View this email in your browser
South Gippsland Beekeepers
March 2019 Newsletter
Issue #74
President's Report

It is Saturday March 2nd. As I write this my view is tinted by the haze of smoke; smoke from bushfires which are burning from north of us around to the east. Thick smoke hangs above bringing an early dusk. The sun, now just a dull red disc, can still be seen well above the tree-line. 

On Facebook many are posting of their anxiety for the hives they have in the area, in bushland which may have succumbed to the inferno.

I wonder if any of the bees which are caught in the threatened forest areas are waiting for their white suited visitors to come and annoy them, after all they've got the smoke that precedes these visits. They have plenty of smoke alright, but no-one is going to come, not today and not tomorrow. One thing is for sure, those bees will have their bellies full of honey and be ready to evacuate to save themselves. I expect that next week we will begin to hear stories of hives miraculously spared, close calls and sad losses and the same for the properties, homes and animals of those caught up in this widespread fire event.

Is there any way of making your hives bushfire proof? Nope, save keeping them with you in an urban environment. It's all part of the deal. We leave the girls to forage in large floriferous areas and in turn there is the possibility of them being impacted by bushfires. This is no different than if they had housed themselves in the trunk of a tree or hanging under a rock escarpment. 

Our thoughts are with those who hold grave concerns for the many hives which are being kept in all of the bushfire zones.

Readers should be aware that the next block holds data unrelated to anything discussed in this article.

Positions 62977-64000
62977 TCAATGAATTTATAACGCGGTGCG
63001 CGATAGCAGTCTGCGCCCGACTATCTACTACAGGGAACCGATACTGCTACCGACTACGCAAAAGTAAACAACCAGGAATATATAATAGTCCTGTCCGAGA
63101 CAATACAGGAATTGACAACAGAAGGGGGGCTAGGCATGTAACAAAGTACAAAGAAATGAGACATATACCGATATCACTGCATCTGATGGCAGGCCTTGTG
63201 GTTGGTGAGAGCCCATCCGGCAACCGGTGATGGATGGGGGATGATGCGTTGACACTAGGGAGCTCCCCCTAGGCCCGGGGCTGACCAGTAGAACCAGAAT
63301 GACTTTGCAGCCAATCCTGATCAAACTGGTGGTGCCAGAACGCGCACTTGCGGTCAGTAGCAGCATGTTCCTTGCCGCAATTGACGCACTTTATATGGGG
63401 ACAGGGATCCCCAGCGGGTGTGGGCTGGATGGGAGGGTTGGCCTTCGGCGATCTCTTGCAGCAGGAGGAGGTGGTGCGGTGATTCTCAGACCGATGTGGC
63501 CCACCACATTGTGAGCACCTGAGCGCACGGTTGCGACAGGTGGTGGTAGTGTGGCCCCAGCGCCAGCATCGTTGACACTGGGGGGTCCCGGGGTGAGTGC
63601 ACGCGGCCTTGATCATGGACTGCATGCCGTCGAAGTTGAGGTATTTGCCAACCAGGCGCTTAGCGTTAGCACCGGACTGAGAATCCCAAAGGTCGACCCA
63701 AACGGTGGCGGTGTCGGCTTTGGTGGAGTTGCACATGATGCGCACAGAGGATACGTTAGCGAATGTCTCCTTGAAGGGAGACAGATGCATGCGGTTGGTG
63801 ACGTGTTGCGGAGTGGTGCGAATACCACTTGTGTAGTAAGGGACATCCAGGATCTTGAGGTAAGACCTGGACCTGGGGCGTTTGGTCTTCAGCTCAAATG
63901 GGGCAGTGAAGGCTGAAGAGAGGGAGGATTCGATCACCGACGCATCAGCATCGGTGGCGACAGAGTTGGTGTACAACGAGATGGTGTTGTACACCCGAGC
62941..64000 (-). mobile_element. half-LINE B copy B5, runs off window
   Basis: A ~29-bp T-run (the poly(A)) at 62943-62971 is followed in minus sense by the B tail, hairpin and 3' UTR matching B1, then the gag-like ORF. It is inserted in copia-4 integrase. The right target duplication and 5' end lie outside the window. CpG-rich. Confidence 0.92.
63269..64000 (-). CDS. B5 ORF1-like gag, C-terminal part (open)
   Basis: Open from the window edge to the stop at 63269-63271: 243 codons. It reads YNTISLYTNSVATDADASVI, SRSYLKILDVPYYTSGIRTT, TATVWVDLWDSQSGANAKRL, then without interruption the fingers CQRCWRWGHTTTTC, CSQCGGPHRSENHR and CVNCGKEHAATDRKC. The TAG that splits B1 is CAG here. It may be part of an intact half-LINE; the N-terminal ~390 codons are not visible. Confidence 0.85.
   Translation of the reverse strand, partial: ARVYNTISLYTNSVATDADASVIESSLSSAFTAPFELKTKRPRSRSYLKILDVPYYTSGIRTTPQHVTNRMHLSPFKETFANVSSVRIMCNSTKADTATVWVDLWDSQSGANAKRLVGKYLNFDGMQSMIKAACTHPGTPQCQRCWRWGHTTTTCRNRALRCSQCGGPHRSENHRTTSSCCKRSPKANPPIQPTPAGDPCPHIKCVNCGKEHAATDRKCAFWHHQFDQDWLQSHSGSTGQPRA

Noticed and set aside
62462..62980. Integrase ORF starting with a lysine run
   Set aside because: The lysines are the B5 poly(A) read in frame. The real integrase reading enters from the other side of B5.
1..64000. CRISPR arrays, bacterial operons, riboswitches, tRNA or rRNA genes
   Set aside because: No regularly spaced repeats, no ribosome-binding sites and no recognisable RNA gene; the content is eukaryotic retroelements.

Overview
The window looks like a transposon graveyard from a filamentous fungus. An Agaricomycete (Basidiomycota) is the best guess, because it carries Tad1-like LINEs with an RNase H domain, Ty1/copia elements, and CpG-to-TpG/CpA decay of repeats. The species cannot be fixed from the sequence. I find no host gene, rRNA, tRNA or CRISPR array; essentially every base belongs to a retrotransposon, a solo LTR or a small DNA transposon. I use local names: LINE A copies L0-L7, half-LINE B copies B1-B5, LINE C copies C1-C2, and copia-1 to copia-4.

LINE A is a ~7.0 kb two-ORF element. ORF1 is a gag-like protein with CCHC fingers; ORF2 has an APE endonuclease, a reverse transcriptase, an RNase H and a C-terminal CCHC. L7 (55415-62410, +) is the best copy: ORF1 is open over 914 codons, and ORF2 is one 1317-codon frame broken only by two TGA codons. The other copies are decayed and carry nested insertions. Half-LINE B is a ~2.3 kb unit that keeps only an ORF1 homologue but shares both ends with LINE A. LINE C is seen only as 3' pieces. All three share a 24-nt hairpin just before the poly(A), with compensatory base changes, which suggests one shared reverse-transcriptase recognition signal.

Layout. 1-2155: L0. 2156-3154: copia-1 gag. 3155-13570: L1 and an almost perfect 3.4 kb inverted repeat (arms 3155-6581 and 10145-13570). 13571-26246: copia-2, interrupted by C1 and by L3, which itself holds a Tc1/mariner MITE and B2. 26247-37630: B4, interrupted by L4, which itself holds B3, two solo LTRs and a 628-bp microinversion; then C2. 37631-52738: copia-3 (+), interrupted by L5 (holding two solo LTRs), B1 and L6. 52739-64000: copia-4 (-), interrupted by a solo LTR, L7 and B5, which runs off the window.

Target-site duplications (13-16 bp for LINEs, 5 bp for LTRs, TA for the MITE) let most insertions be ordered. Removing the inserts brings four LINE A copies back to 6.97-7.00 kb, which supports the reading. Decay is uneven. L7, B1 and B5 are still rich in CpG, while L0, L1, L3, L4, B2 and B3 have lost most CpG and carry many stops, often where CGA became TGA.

Last month we had a very successful meeting with a divided Q & A session for the beginners (with Sharon and Graham) and the advanced group (with Rob, Steve & Rob Fransen). These meetings are always popular and valuable for the continued education of our members; a subject we are dedicated to.

I have nothing to report as far as our participation at the Korumburra Show goes. It was a 'baby's bottom' kind of day - Very wet and Very windy! After setup, Colin, Libby, David & myself stayed on for a while and then packed up and went home. It was a shame for our first time attending his show to end up being a no-show-go. 

For our March meeting we will welcome Ben Moore from 'Ben's Bees' who will speak about beekeeping, that much I can guarantee but as for the content of his talk, well, I am quite prepared to sit back, relax and be surprised and entertained. I hope you can come along and enjoy his chat with me.

Beginners Corner will continue to precede each meeting - Any feedback is much appreciated


I finish with a non-bee quote from my fav bee expert: the very wise - Winnie the Pooh

It is more fun to talk with someone who doesn't use long, difficult words
but rather short, easy words like "What about lunch?